Sega?s long beloved, speedy blue friend Sonic has a dark and mysterious compatriot ? Shadow. The black and red skinned Shadow wears a sinister smirk as he steps from the backdrop of a burning city. His machine gun locked and loaded, he sets to work. Riding a slick black and chrome chopper he speeds into the city. As monstrous aliens fall from the sky, he weaves between humans fighting a losing battle. Sonic himself, along with friends from various titles, rush to aid in the struggle. Shadow takes aim at a hulking beast and crashes his chopper into it for a horrific explosion. A melee of scenes show Shadow battling aliens and humans alike, and finally standing triumphant, pistol in hand, over a battered and broken Sonic. It?s a promising opening movie that gives way to a mediocre and frustrating game.
Shadow the Hedgehog delves into the mysterious past and purpose of the Sonic universe?s antihero Shadow. Why does he deserve a game of his own? Shadow first appeared in the 2001 release Sonic Adventure 2 for the Dreamcast. Shadow quickly out grew the evil twin stereotype and became his own character. Sonic?s developers, Sonic Team, brought him back in Sonic Heroes and Sonic Battle, making him an integral part of the overly complicated Sonic universe storyline. But unless you’re a hardcore Sonic fan none of the above made any sense. Knowledge of the previous game?s storylines is assumed, as Shadow the Hedgehog ties together many characters and situations without a lot of explanation ? and it would take way too long to fill in those not in the know. Luckily, even with zero knowledge the story is just intelligible enough to get by.
Shadow cannot remember who he is, who created him, or for what purpose. Here is where we enter the game: Black Doom, the leader of the Black Arms alien army, appears to Shadow and promises to reveal his past if he retrieves the seven Chaos Emeralds. Now comes the branching Morality System. From this point on players can choose to do Black Doom?s bidding and take over the world, or help Sonic and his friends to fight off the alien forces. Players can also take the middle road by racking up points through collecting rings and hording the Chaos Emeralds for themselves. Shadow?s path through the more than 20 stages is determined by whose mission is completed in every level. Switching between missions is done on the fly using the D-pad. A branching level map offers countless paths through the game leading to 10 different endings.
While, in concept, the story and branching mission system seem solid, they succumb to weak and frustrating design and gameplay mechanics. The missions in particular cause problems. Many of the missions require players to destroy all aliens or humans in a level, or go on a treasure hunt and find a certain number of, sometimes hidden, objects. This would be fine, but Shadow the Hedgehog is a lightning fast game ? as expected from the Sonic universe. While speeding through a level it is incredibly easy to miss a single enemy or treasure. Checkpoints throughout the levels also allow players to teleport to previously activated checkpoints, but it is impossible to know in what section of the large levels the missed object or enemy can be found. This often requires players to go back and repeat the entire level. Most players will be tempted stick to the neutral missions that only require Shadow to get to the end of a stage and collect the Chaos Emerald.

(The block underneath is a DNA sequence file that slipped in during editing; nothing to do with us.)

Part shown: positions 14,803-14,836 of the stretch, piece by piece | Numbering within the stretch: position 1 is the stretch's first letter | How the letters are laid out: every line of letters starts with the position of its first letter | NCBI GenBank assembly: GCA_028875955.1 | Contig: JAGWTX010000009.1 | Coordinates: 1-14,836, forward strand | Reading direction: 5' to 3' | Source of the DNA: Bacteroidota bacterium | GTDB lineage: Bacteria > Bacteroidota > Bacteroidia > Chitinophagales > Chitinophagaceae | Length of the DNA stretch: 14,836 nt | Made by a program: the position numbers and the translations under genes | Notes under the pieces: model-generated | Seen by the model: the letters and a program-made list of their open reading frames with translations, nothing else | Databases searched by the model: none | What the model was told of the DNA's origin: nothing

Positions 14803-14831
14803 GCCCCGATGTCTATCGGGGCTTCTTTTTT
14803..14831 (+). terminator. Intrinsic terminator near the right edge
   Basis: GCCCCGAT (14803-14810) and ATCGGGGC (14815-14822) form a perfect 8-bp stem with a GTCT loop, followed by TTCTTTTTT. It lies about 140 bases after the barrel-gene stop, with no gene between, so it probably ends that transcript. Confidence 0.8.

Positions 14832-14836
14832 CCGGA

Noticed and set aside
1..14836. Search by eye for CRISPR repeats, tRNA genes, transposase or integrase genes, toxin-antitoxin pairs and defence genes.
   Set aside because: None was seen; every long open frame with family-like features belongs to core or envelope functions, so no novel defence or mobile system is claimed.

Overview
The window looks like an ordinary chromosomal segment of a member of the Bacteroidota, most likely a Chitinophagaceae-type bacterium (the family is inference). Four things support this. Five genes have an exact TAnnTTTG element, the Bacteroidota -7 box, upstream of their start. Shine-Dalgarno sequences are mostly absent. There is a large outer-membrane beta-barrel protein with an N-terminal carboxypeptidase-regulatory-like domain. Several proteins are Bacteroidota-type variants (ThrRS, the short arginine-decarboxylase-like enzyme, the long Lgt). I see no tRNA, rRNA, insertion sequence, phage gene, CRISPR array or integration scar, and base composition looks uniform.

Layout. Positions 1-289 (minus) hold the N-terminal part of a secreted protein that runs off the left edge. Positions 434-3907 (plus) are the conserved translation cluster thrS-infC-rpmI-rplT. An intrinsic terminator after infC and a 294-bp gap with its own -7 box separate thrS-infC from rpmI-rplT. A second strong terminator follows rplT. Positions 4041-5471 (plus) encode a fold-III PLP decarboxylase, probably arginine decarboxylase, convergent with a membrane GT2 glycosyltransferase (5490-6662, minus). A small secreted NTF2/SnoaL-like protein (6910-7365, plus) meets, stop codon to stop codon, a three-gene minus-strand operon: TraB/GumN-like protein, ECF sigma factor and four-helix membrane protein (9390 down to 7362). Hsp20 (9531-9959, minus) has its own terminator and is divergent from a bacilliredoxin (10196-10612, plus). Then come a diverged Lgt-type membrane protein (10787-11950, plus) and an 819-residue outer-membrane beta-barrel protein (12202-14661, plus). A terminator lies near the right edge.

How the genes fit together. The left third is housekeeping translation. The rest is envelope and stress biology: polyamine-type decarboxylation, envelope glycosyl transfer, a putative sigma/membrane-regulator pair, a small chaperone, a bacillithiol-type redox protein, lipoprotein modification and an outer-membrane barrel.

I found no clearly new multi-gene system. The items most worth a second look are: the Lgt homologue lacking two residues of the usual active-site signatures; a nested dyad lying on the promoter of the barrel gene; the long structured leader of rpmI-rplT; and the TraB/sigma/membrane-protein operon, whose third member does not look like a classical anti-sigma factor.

Weapon choice throughout the game is pretty bland. Shadow will find many weapons, only differing in appearance and power, throughout the game. There is very little strategy to weapon selection. Shadow can only carry one weapon at time, and, being essentially the same, there is no reason not to pick up the most powerful weapon available. An always-on Auto-Aim helps players to hit targets in a 3D environment – as long as Shadow is facing the right direction, which can be difficult due to clumsy camera control. The camera only allows for rotation and zoom. Players cannot look up or down, which is confusing and annoying when many of the enemies are flying ones.
Shadow the Hedgehog does get a few things right. Most of the level designs are great. Speeding through ancient stone-faced ruins, high tech military instillations, and unearthly alien landscapes is a treat. The graphics are not top-notch, but the unique Sonic style and fast paced gameplay will help players enjoy the environments that are both functional and intriguing. Each level offers new obstacles and enemies to face down, but keeps them just familiar enough to keep the game moving at a blistering speed.
Speed is where this game truly hits its high marks. Again, most of the mission designs do not work in tune with the inherent speed of the game, and this can be frustrating. But players can always choose to stick to the neutral missions ? where the goal is to destroy everything and collect rings along the way to the end of the level ? that allow them to take full advantage of the game’s speed. Hauling butt through the highflying levels, while blasting enemies left and right, is actually a lot of fun.
Shadow the Hedgehog does a lot of things wrong, and it can really make getting through the game a chore; Sonic Team really dropped the ball on mission design, the graphics are lackluster, camera control issues can result in needless deaths, and the storyline can be a little hard to follow for anyone that is not a Sonic junkie. Despite its faults, playing Shadow the Hedgehog can be fun ? as long as players are not worried about completing every level or seeing all 10 of the endings. The curious can get all there is to get out of it in a weekend rental. Sonic diehards should own this just to see what makes his dark and mysterious rival tick.